“Don’t be vain, protect your brain!”

20 years working with Hampshire Constabulary taught me many things.  Things which perhaps seemed insignificant to me as a singleton with only myself to look after, yet became very important to me as a parent.  They say once a police officer always a police officer and that’s true to a degree.  When you’ve witnessed horrific injuries or encountered incidents that cause pain and suffering, the last thing you would ever want is to see another person experience the same.  Combine this with parenting and you get someone like me!  Someone who risk assesses every situation, thinks of all the possible outcomes and takes the necessary steps to ensure my children’s safety. Some may joke I’m Captain Safety, some may feel I’m over protective  (I have been told this!) but hey that’s their opinion, and in the grand scheme of things do these people’s opinions matter to me more than the safety of my children?

I can’t begin to explain to you (nor would I wish to) what it is like to see a person with a head injury, let alone a child, with potentially life changing injuries, or worse still a fatality.  In a nutshell, it is horrific, and an experience I wouldn’t wish on anyone.  I don’t mind admitting that some of these images didn’t leave my mind for quite a while, and some still haunt me.  Life can change in an instant and at times there was nothing we could have done to prevent it.  Yet other times, preventative measures could have been made.  Seat belts could have been worn, children could have been in car seats, drivers could have left their mobile phones alone, cyclists could have worn helmets……. and so the list goes on.  Lives could possibly have been saved and so it is with thought I ask you, why wouldn’t you take every precautionary measure available to you to ensure the safety of your loved ones?  To those who pass judgement saying we were all fine in our day, nothing happened to us, I agree!  How fortunate we were.  However many were not fortunate, injuries were caused, and parents had to face losing their son or daughter.  We have learnt a lot since then and fatalities have reduced significantly. Charities like RoSPA state that accidents are the biggest threat to you and your family for most your life. A staggering 14,000 people die as a result of accidents in the UK every year and millions are injured. Their mission is to save lives and reduce injuries.

So it is with RoSPA’s mission in mind I have a strict rule that Izzy and Ollie must follow if they wish to play on their bikes, scooters, skateboards, and roller-skates…… they must wear a helmet! No helmet, no action.  To many, a helmet for a bike is a must, but the countless looks I’ve had from other parents when they’ve seen the children wearing helmets whilst on their scooters!  So I’m OTT fair enough but any of the above could cause your child to fall off and heavily impact the ground. I’d far rather a helmet took this impact rather than a head.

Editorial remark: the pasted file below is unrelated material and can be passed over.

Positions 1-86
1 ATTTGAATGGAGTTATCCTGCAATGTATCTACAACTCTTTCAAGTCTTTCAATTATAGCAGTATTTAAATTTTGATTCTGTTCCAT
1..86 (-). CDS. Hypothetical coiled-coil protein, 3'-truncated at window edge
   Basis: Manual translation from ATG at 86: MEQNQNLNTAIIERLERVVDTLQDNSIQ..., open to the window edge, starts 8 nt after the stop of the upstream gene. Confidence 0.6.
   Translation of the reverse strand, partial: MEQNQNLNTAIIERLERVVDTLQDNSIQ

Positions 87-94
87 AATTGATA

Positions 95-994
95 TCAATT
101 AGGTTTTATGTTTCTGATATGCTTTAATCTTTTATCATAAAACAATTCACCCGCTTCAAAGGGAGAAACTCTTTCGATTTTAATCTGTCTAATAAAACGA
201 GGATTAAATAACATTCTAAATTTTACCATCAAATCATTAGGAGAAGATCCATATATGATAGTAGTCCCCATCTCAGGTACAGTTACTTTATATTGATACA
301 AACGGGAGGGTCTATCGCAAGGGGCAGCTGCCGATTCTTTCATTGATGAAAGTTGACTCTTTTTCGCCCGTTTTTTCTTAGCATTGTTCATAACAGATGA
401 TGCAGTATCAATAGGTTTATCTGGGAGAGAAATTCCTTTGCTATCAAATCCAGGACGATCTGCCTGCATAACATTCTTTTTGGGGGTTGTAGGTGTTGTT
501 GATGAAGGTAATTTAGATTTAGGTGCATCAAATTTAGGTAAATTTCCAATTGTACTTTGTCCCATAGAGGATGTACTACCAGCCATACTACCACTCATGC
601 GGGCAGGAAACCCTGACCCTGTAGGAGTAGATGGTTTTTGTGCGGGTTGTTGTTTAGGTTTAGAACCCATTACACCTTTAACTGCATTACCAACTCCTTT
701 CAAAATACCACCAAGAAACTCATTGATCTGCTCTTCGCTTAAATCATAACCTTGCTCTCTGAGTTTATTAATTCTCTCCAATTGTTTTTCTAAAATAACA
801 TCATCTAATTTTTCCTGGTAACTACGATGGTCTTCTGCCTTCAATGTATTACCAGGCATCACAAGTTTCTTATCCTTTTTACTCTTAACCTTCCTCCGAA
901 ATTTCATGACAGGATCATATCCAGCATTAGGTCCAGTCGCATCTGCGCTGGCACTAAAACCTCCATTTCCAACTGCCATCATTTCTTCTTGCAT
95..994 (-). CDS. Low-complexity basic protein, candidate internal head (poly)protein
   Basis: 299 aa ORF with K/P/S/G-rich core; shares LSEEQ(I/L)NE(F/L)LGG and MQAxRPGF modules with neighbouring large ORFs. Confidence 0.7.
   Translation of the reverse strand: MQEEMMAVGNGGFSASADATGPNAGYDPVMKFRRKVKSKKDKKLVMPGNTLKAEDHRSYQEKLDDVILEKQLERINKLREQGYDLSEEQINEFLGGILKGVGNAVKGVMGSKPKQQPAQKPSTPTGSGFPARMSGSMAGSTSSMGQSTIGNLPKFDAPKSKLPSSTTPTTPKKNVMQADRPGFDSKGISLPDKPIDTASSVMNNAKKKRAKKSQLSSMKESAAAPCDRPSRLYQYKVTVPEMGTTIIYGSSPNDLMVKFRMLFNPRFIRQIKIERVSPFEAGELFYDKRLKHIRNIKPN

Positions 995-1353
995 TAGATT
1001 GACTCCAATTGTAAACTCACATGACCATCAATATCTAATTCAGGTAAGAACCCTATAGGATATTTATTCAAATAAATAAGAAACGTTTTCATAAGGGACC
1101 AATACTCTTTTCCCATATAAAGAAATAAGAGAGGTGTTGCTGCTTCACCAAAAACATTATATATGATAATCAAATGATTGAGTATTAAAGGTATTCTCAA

Recently I became aware of a post on Facebook by Emma Fairthorne. I’ll leave you to watch the heart wrenching clip and make your own mind up about helmet safety as I think this says it all.

Don’t be vain, protect your brain.

Following this horrifying ordeal you’ll be pleased to know Georgia has miraculously made a full recovery. It doesn’t need me to tell you this could have been a very different ending. Georgia’s mum Emma has since been on a mission to share their story with as many parents as they can to encourage everyone to wear helmets so this doesn’t happen to anyone ever again.  Whilst our stories are very different I can understand Emma’s passion to educate others as this is how in felt with our own story! So please guys take a look at Emma’s Facebook page Don’t Be Vain Protect Your Brain and get your children (no matter how old) wearing a helmet. As I always say, together we may just save a life.

 Most Aspirational Woman 2014 inspirationaward

About us

Izzy and Ollie is a new Children's Safety Education project which was inspired when 2 and a half year old Isabelle called an ambulance for her Mum when she experienced a life threatening allergic reaction. The incident made Joanne consider how wonderful it would be if all young children could be educated about emergency situations. To simply learn their full name, age and address as early as possible (as her 1st book illustrates) could be highly beneficial not only to themselves, but it could also contribute to help save other people’s life. The books follow characters Izzy and Ollie who find themselves entangled in various situations. They encompass Child Safety issues together with simple courses of action that children could learn and replicate should they ever find themselves in the same situation.

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